Photo: Source = http://www.flickr.com/photos/globalite/6625827591/
Simply the best
If you saw Barcelona’s humiliating defeat of Manchester United in the 2009 Champions League Final, you knew you had witnessed a new and winning way of playing the game. That calendar year, coach Pep Guardiola’s side won six buckets in dominating fashion. The team revolutionized the game with its possession-oriented game, short passes between players that were situated closely together, and immediate pressure on the opposition. This tiki-taka football inspired a new generation of managers.
Photo: Tsutomu Takasu, Flickr CC
More than shots and passes
To understand the team's signature style, scientists have gone beyond analyzing the traditional metrics such as shots and passes. In a paper published in Nature, Spanish scientists Buldú, Busquets, Echegoyen and Seirullo used network science to explain the team's dominance. Network science is the methodology of how any given entity spreads between nodes in a network. It has been applied to a range of phenomena such as the spread of a pandemic, war, fake news, forest fires and financial panics, but also the inner mechanics of success.
Network leadership and football enthusiasts ourselves, we bring you the conclusions of that article.
The network of Xavi
In the network drawn up by Buldú and colleagues, each player is represented by a node. A link is created every time players pass the ball, becoming thicker with each pass. You can also see the player’s position on the field. By isolating groups of 50 passes, the analysis uncovers how a given game evolves. Certain players are more ‘central’. And certain patterns of play are more common. Barcelona’s famous passing triangles are examples of those patterns.
Beldú and colleagues generated passing networks for every team in the 380 games played in the 2009-10 La Liga season. The paper explains how network measures such as the clustering coefficient could determine that triplets of players pass the ball far better in Barcelona than in any other team. The average shortest pass through the team is shorter, and the strength of the network (the so-called eigenvalue of the connectivity network) is much higher.
By analyzing the evolving 50-pass networks you can see how the team’s centroid – its average field position – changes throughout the game: Barcelona’s centroid is higher up the pitch and much more stable than the competition’s. The team's ratio of advance shows a much higher likelihood of horizontal passes, meaning they pass the ball back and forth looking for attacking opportunities. Xavi, the brilliant midfielder, had the highest centrality of any player.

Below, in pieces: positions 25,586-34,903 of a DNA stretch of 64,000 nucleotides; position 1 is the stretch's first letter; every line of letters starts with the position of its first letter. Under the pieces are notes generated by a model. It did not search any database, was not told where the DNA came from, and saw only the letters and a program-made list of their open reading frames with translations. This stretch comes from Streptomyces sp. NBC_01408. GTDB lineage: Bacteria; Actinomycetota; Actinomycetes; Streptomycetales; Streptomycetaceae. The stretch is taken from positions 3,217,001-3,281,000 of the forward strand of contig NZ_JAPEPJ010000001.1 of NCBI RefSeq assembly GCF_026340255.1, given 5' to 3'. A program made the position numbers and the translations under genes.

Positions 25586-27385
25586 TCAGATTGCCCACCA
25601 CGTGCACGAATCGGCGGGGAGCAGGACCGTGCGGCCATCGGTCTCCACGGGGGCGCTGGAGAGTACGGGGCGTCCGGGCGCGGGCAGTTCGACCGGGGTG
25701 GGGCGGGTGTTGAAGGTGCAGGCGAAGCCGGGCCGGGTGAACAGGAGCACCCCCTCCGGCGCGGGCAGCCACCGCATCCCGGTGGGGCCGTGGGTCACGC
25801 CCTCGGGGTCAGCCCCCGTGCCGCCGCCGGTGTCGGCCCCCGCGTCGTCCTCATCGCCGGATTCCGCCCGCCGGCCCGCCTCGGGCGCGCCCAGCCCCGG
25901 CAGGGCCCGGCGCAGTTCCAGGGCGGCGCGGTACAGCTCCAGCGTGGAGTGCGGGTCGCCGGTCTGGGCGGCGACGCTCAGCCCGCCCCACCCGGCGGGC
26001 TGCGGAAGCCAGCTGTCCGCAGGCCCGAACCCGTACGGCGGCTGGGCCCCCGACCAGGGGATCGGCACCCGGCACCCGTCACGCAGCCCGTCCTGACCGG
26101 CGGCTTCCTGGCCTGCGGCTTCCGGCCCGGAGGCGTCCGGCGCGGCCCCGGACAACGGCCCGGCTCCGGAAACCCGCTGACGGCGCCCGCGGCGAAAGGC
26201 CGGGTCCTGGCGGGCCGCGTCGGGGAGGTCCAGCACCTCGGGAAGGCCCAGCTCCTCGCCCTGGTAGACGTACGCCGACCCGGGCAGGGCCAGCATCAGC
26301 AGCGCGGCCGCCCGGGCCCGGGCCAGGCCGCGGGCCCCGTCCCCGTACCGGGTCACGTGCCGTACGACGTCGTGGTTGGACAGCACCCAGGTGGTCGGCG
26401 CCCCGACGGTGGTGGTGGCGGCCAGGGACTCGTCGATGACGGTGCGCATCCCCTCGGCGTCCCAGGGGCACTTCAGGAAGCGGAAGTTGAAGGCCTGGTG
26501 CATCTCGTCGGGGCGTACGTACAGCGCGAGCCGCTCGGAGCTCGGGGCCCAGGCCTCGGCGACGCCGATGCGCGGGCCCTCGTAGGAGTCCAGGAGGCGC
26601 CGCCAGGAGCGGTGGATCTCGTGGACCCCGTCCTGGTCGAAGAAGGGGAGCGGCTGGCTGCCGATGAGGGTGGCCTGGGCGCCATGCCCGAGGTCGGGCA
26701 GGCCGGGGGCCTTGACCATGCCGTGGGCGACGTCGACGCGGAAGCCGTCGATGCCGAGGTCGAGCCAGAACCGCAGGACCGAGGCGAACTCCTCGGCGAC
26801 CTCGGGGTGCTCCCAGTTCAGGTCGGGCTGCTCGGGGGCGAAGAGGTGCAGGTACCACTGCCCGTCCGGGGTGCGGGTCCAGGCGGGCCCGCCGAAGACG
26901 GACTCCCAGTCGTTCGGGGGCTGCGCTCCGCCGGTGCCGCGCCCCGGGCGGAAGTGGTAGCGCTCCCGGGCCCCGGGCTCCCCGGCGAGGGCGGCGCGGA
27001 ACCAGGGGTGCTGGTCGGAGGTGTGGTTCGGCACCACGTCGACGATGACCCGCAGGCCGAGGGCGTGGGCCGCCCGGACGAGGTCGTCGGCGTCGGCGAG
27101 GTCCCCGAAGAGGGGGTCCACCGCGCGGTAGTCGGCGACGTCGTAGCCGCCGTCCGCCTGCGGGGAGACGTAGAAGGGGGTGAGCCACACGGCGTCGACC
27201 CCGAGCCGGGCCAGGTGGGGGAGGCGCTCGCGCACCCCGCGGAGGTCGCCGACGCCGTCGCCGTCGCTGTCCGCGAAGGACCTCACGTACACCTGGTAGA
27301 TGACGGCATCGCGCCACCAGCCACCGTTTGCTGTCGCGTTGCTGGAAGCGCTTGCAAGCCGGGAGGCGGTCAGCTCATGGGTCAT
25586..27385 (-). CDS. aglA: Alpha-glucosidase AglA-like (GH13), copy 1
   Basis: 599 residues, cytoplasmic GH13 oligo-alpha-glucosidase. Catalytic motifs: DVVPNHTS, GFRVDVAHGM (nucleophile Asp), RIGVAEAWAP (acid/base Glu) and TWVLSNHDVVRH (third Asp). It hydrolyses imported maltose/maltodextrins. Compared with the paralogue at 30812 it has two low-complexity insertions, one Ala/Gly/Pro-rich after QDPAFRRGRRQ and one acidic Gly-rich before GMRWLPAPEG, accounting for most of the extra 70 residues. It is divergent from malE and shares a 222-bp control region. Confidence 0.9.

Greatness as a network
The researchers also found the network metrics that enhance the probability of scoring or admitting a goal. The data showed that not all teams behave in the same way, and how Guardiola organized his team differently – including the team's clustering coefficient, shortest-path length, largest eigenvalue of the adjacency matrix, algebraic connectivity and centrality distribution.
This way of analyzing an organization can also be applied to business. In the illustration below, we have added a small company network for the sake of comparison. Xavi’s centrality in Barcelona is parallel to a CEO’s centrality in a company. For CEOs, this position can also be linked with a need to control everything, which is why CEOs are as likely to be blockers as playmakers.
Can network analysis uncover a team's weaknesses?
«The likelihood that Barcelona will concede a goal increases with the dispersion of players around the team’s centroid - in other words, goals happen when the players spread out. That suggests an Achilles’ heel that other teams could attempt to exploit», says Technology Review in an article on the research.
Network analysis, of course, can not be used to simply copy Barcelona’s strategy and success. In any network, understanding culture and implementation are crucial. However, it is easy to imagine the many ways network analysis can add interesting dimensions to understanding sports. Technology Review speculates how you can discover the influence of single players on a game or how changing positions can influence a player’s performance. The popular Netflix series «The Last Dance» about Michael Jordan’s great Chicago Bulls teams of the Nineties, centers for a while around coach Phil Jackson’s famous triangles. It would be interesting to see network analysis applied to the NBA.
It is also easy to understand how this way to analyze an organization can be applied to business networks. Network leadership allows you to see the organization as a network of both formal and informal relations, allowing you to gauge the effectiveness of both internal and internal networks. It is what makes the organization tick and creates that occasional Barcelona magic.
- Defining a historic football team, Nature article
- Network science reveals the secrets of the world’s best soccer team, MIT Technology Review
- How Network Theory Is Revealing Unknown Patterns in Sports, MIT Technology Review